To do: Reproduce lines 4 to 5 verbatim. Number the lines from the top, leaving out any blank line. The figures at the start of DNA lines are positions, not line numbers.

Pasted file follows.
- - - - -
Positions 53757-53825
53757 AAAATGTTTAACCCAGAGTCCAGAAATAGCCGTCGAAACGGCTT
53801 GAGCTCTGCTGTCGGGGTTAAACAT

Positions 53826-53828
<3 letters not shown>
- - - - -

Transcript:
Positions 53826-53828
<3 letters not shown>